Lia was so excited about learning to knit that she showed everyone she could possibly find what she'd accomplished. She did this in many ways, ranging in severity. For example, when she got home from Knitting Group on Wednesday, she instantly dashed over to her mom, who was folding laundry on the living room floor while watching some drama on Netflix, and showed her.
"That's very nice, honey. Where'd you learn to knit?" Her mom didn't seem as enthusiastic as she'd hoped. She was probably just unimpressed with the quality of knitting. But Lia would get better.
"Knitting group, duh." Lia giggled. "It's so much fun, and everyone is really nice. Well, except Jared but he doesn't say much so it's okay."
"You joined another club?" Now her mom looked concerned. She rested her hands, folding a striped pillowcase, on her lap. "How many is that now?" '
Lia's grin shrank a little. "Only five," she said. "Girls' golf and school newspaper and yearbook and speech and knitting group. Oh, and the club agaisnt animal abuse. So six."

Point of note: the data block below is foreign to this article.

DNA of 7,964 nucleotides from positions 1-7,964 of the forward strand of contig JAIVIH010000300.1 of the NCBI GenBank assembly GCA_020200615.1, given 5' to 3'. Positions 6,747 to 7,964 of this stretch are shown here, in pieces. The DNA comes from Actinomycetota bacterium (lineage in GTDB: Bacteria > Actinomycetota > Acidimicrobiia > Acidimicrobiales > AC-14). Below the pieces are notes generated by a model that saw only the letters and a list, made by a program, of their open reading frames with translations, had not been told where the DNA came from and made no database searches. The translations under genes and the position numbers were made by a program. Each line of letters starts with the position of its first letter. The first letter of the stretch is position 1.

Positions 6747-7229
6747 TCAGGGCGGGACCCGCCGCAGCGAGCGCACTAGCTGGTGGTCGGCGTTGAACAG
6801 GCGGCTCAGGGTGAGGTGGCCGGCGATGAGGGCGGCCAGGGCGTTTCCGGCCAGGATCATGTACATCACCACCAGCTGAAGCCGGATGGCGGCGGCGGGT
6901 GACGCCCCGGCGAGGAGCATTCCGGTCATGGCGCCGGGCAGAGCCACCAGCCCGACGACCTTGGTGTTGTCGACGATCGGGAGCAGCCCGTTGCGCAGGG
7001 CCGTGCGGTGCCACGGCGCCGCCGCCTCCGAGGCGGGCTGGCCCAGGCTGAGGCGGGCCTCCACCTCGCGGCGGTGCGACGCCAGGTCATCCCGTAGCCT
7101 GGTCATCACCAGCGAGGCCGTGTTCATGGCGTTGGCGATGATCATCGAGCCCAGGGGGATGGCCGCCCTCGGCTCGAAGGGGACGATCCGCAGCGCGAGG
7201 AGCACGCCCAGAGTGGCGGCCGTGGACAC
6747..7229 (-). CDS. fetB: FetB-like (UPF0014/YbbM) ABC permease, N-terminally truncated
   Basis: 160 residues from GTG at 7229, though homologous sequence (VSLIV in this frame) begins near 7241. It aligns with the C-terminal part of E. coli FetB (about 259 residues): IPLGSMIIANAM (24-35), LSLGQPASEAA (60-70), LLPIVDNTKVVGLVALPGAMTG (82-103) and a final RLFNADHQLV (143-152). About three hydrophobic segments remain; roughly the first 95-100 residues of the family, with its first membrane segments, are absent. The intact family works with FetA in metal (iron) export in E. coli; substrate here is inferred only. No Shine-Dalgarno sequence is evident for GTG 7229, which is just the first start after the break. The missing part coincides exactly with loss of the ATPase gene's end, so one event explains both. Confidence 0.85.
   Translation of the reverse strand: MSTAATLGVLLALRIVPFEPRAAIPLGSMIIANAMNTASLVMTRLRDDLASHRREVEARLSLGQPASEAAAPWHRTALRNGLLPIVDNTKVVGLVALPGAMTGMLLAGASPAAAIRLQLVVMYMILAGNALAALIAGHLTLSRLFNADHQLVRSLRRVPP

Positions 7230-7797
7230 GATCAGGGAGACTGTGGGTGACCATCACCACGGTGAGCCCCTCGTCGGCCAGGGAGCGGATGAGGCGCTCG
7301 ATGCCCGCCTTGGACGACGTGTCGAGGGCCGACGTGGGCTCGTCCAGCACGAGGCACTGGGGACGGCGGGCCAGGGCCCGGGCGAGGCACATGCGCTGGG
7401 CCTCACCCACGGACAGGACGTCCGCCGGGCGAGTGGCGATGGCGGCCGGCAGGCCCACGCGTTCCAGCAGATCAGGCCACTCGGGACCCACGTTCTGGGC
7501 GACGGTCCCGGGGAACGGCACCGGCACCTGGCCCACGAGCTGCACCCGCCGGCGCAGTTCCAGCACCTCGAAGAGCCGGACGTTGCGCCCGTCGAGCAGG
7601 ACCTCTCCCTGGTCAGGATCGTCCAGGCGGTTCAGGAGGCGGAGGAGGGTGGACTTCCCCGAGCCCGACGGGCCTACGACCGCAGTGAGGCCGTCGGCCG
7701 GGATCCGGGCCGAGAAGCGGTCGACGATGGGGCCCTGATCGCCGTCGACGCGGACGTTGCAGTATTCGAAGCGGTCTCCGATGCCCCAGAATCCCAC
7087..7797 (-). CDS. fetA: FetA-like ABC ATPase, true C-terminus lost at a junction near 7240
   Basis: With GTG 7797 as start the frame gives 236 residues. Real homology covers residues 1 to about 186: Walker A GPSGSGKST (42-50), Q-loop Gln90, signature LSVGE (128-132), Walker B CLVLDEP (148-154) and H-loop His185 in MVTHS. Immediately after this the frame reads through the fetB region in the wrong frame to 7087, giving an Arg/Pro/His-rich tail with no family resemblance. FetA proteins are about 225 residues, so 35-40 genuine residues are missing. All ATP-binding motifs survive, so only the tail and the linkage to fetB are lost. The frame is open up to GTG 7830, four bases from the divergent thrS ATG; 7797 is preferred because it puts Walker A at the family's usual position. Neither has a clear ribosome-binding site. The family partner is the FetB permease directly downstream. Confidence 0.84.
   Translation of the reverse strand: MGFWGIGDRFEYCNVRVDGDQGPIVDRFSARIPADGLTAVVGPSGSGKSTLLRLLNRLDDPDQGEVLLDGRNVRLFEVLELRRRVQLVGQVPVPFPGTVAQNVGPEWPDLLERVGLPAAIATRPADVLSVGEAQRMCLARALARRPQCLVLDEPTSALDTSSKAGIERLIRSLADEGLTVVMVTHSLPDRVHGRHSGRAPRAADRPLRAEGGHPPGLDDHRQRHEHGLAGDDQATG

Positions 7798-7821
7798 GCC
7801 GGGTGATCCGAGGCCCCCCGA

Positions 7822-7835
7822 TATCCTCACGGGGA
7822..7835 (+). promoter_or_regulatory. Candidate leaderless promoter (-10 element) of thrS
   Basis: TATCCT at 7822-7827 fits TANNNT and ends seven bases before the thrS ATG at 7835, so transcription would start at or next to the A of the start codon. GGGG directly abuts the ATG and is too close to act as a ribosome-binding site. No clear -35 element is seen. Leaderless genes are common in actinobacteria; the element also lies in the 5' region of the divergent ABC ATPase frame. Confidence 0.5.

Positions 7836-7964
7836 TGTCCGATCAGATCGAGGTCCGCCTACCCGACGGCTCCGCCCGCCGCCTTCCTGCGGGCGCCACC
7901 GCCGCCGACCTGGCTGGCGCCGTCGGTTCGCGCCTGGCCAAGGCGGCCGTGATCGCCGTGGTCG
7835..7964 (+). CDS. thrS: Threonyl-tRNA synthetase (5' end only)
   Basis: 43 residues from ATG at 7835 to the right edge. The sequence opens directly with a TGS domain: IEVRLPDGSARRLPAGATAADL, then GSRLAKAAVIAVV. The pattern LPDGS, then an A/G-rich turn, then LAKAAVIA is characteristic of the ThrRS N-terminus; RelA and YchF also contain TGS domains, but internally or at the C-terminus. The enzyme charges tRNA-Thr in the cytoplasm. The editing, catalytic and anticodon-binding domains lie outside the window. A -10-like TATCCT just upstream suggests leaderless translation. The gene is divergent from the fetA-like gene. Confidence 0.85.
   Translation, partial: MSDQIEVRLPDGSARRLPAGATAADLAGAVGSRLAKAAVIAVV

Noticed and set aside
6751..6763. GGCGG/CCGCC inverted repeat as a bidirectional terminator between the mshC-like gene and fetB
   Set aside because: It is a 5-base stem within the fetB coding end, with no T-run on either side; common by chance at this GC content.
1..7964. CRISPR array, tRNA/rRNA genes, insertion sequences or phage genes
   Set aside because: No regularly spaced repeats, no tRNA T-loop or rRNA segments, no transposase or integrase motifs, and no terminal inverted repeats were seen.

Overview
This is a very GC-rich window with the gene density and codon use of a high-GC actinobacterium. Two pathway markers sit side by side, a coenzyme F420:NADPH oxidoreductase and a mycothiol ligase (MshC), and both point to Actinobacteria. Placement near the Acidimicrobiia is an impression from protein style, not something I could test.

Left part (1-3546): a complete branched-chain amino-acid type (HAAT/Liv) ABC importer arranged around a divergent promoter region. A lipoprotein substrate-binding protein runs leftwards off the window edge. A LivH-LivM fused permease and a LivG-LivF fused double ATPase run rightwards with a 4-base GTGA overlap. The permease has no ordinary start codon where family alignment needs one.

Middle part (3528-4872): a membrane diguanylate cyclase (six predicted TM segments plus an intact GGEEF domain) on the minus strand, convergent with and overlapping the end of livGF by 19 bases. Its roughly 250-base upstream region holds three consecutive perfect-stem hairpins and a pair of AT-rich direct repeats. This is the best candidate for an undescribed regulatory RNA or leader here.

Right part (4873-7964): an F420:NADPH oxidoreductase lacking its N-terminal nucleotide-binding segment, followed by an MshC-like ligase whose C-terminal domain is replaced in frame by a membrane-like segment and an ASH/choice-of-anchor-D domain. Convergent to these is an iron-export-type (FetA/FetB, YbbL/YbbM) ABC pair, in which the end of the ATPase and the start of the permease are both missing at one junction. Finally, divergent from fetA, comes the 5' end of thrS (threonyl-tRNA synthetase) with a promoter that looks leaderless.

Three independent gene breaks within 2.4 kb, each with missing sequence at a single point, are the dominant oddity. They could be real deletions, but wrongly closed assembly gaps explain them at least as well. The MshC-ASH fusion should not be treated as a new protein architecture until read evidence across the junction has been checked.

"Do you really have time for all that and your classwork? You have this year and three more years after that in high school, that's plenty of time to do everything you want."
"Mom, it'll be fine. I can handle it, I swear." Her voice started to whine a little and she sat down on the nearest chair, stepping over piles of laundry. On the TV screen, two cars collided with a resounding crash.
"You're going to stress yourself out," her mom insisted gently. "And then everything is going to get bad again. You did so well over the summer, do you really want to repeat that?"
Lia crossed her arms. "Mom," she said. "I'm different now. I'm happy, I'm excersizing, and look, now I can knit to relieve stress. It'll all be okay."